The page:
Adding relay to control extra devices
Most control boards offer the ability to attach a relay that can be triggered by firmware commands. You can use this, e.g., for controlling the air assist compressor. If the firmware is compiled with standard parameters (or taken from LaserGRBL), there is one control command available. This command is “M8”. This is a G-code command as explained in the Basic Principles chapter. There is another command, “M7”, that is available only if you compiled your firmware and activated this function. Both commands tell the firmware to trigger a pin on the control board which can be used to control other devices like lights, fans, or air assist systems. To turn off the pins, issue the “M9” command in the command line. Both pins are turned off, you can’t turn off them individually. The following picture shows where you find the pins that are controlled by those commands.
Since those pins are incapable of driving high loads, you need to connect a relay to them. The picture shows how to do it. There is a pin header in the top right of the board next to the end stop connectors. Here you find some analog microcontroller pins made available. The ones we are looking for are A3 and A4 (this one only if you use your individual firmware as mentioned above). Most relays need three pins to be controlled: VCC and GND (voltage) and the control signal (sometimes named IN, or S). Connect them as depicted, and you are ready to go. Now you can test it by typing “M8” in the command line and pressing the enter key. You should hear a clicking sound at the relay (or a small LED showing status). If you used a solid-state relay, there is no clicking sound. For solid-state relays, I recommend one that has separate inputs for voltage and trigger, like this one: AliExpress.
Due to the characteristics of the relays, I recommend using SSRs. Those also can help if you have issues with electrical interference caused by the switching relay. Here is some explanation from Mitch (FluidNC):
“To explain the theory of why the SSR module worked, but the conventional relay did not: When you turn a conventional relay on or off, it usually causes interference in the AC mains as the load device instantly starts to draw current or stops drawing current. This does not happen with SSRs because they have special “zero-voltage turn-on, zero-current turn-off” circuitry. That circuitry waits until the AC waveform is switching polarity, at a very low instantaneous voltage, before it connects the load, so the load current ramps up instead of going to its full value immediately. A similar thing happens at turn-off, waiting until the load current is nearly zero before disconnecting. The interference from the conventional relay often leaks into other electronics, potentially causing microprocessors to reset, or causing transmission errors on USB connections.”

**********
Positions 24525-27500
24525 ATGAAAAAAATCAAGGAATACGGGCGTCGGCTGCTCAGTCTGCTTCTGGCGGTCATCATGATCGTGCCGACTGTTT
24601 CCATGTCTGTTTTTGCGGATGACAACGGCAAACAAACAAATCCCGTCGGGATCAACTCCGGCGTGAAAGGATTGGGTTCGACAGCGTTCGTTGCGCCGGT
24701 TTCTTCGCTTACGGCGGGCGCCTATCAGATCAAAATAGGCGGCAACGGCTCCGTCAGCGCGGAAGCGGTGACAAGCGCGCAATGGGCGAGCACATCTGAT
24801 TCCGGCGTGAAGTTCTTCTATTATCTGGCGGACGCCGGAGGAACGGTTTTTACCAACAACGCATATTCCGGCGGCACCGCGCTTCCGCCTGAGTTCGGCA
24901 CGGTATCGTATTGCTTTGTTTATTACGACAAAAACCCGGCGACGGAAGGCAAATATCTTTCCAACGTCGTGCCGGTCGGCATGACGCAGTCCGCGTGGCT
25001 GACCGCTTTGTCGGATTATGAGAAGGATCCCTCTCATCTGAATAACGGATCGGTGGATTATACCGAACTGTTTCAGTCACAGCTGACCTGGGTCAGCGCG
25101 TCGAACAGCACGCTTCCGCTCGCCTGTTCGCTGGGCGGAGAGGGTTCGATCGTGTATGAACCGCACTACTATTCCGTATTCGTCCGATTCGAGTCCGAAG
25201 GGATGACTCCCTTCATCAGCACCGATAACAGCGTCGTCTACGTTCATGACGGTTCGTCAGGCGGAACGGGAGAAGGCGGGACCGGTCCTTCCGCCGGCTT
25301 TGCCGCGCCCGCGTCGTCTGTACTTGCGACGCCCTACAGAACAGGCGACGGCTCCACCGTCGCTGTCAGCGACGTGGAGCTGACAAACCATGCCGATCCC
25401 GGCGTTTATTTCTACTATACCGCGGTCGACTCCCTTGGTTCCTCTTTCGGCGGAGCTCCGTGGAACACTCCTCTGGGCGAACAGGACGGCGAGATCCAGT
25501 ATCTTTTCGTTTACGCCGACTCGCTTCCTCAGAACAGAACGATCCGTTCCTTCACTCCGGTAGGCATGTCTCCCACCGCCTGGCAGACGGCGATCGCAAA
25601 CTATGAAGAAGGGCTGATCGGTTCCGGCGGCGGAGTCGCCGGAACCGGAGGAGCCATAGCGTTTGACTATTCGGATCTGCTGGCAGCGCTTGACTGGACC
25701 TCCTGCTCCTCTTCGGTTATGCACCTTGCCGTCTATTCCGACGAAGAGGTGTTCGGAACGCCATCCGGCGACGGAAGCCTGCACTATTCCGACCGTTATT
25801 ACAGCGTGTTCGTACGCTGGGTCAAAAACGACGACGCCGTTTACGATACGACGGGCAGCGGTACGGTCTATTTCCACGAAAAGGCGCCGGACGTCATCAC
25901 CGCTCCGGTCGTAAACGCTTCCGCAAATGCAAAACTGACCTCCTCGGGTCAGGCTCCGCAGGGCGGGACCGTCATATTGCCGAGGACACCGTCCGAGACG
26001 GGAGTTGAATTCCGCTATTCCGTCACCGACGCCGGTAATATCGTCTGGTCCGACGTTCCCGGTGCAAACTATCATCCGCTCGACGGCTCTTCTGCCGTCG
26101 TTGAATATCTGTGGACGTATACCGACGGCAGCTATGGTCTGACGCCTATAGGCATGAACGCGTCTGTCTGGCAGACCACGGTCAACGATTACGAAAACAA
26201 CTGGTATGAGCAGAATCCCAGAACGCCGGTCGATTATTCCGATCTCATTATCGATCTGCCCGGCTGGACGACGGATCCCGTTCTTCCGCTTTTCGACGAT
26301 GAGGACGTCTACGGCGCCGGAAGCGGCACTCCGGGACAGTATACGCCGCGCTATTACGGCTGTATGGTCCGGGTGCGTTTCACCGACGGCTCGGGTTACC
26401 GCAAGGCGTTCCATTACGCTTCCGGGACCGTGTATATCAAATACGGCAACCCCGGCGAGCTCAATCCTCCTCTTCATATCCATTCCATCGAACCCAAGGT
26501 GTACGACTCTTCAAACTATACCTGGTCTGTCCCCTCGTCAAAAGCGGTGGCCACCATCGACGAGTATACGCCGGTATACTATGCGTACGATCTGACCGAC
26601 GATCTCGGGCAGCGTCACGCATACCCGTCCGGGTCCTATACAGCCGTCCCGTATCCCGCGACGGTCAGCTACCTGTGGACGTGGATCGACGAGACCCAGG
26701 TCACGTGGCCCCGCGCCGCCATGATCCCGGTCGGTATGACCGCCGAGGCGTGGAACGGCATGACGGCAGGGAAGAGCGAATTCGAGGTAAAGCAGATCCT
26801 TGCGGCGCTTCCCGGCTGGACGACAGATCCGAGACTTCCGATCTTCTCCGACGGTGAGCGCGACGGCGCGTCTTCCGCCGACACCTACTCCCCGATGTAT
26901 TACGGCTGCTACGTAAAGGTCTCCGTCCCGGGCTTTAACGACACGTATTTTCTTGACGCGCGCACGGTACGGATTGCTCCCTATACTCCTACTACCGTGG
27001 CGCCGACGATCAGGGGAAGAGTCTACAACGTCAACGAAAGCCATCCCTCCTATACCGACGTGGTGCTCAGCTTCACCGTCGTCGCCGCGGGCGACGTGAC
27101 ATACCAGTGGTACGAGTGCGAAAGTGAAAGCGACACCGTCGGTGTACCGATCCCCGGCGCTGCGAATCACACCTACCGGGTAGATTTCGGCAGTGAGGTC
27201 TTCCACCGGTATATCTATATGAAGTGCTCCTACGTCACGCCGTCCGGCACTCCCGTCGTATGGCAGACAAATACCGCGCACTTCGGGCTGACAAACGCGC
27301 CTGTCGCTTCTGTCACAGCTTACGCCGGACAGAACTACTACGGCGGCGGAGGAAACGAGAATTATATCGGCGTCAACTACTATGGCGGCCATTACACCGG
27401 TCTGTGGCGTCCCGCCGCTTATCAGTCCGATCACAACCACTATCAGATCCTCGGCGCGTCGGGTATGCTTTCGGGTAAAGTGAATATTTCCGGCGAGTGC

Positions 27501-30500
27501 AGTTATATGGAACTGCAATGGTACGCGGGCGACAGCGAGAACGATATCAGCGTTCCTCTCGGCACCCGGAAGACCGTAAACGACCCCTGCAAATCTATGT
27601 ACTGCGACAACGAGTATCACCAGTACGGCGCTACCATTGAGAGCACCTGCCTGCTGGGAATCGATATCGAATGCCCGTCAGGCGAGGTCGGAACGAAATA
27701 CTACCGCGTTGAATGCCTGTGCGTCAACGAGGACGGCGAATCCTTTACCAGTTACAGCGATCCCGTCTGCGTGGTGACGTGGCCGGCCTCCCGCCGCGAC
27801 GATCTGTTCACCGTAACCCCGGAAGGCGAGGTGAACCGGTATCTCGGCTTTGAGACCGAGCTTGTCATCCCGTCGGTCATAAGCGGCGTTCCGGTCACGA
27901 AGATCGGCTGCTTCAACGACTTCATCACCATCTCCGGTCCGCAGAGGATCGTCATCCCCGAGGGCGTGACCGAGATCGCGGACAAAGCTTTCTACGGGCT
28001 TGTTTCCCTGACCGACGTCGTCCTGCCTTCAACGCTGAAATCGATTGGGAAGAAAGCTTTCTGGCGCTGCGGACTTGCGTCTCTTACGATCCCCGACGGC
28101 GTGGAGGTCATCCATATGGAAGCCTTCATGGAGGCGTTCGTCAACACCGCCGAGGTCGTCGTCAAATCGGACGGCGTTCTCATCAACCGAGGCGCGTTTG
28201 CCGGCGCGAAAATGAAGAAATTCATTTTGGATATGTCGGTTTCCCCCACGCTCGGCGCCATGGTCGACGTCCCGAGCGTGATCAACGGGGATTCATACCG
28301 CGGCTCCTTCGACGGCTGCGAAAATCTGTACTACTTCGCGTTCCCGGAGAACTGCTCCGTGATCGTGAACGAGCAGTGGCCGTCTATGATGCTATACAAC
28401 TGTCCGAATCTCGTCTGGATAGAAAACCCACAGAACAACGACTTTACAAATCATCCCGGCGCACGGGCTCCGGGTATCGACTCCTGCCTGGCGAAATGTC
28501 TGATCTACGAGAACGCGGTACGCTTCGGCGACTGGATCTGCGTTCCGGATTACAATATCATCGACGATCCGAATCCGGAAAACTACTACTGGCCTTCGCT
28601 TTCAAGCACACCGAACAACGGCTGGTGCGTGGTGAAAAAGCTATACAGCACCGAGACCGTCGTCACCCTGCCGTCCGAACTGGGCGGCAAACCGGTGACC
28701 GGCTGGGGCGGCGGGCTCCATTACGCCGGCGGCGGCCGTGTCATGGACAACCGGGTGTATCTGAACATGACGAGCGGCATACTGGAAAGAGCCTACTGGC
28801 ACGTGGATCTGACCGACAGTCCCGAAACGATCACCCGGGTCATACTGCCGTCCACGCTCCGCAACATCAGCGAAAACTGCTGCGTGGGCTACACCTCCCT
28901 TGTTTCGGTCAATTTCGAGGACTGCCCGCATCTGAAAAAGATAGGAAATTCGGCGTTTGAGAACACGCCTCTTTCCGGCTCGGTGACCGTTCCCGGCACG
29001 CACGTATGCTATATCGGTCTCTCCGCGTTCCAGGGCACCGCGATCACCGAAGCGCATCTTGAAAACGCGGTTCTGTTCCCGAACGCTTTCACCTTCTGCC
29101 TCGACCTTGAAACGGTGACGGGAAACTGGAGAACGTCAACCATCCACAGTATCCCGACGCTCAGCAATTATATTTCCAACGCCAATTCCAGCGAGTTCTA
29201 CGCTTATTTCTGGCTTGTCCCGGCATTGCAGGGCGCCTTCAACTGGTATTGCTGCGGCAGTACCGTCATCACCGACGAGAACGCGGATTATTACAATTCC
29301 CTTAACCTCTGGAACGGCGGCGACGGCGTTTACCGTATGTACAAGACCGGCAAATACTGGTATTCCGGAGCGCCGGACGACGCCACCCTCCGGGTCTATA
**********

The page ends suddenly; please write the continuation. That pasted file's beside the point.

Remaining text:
If you use a conventional relay, I recommend buying one that can select between high-level-active and low-level-active, like this: Amazon-Link. This way, you can invert the logic at the relay. Some users had the relay active all the time and only turned off if they commanded M8. In this case, you need to invert the relay logic from high-level to low-level or vice versa. The standard trigger is defined in the firmware like this: low-level: disabled/high-level: enabled (the relay should state high-level-active in this case). You can also compile your own firmware to invert this setting, in case you have a low-level-active relay that can’t swap input logic. Another remark: make sure, the relay is rated for 5V (not 12V or something different). The power line needs to connected to the COM and NO (normally open) contacts on the high voltage side.
Using a relay, you can connect/control any load to it. Even 110/220V devices like the air assist compressor. Only do that by yourself, if you know what you are doing! Electricity is nothing to play with, it can be deadly! Better ask an electrician to help you out.
The control board itself is harmless to work with, it only contains 5V and 12V power lines which can safely be touched while active (though it might break if you cause a short circuit). Hence, you better disconnect it from power (power supply AND USB cable) while connecting cables.